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Could you please explain how the bent molecular geometry of water is due to hydrogen bonding? I was under the impression that it was because of the lone pairs (VSEPR Theory).

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Your impression is correct. The bend in the water molecule doesn't have anything to do with hydrogen bonding, as evinced by the fact that isolated water molecules retain their bent geometry. – Richard Terrett Dec 23 '12 at 0:34
Okay thanks, I missed the question on the test which is why I was perplexed. – LanguagesNamedAfterCofee Dec 23 '12 at 0:39
up vote 3 down vote accepted

Your understanding is correct. The usual explanation given in introductory classes is VESPR theory. The oxygen atom has four bond-like "things" coming out of it. Two of those are the covalent bonds with the hydrogen bonds. The other two are the two lone pairs. VESPR theory calls this a steric number of four.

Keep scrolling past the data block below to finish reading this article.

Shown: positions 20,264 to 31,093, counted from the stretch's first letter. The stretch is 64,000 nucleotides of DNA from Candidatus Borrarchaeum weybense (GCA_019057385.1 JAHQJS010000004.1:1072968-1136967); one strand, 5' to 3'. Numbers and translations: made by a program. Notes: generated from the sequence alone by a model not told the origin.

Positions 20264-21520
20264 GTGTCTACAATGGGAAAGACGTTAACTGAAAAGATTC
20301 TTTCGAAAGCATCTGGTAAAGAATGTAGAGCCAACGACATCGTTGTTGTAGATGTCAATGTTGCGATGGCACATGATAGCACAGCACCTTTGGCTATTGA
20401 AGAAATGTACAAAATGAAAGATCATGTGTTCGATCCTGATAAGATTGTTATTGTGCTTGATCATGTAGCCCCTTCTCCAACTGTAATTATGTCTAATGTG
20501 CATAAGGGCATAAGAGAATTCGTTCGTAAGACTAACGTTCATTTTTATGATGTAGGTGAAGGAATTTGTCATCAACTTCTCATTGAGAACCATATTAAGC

The slightly more advanced explanation comes from molecular orbital theory. Oxygen's valence electrons are all $2\text{p}$ electrons; hydrogen's electron is $1\text{s}$. The only way to mix those orbitals to get enough bonding orbitals is by using two $\text{sp}^3$ hybrid orbitals to generate the two bonds. The $\text{sp}^3$ orbitals are arranged in a tetragonal geometry.

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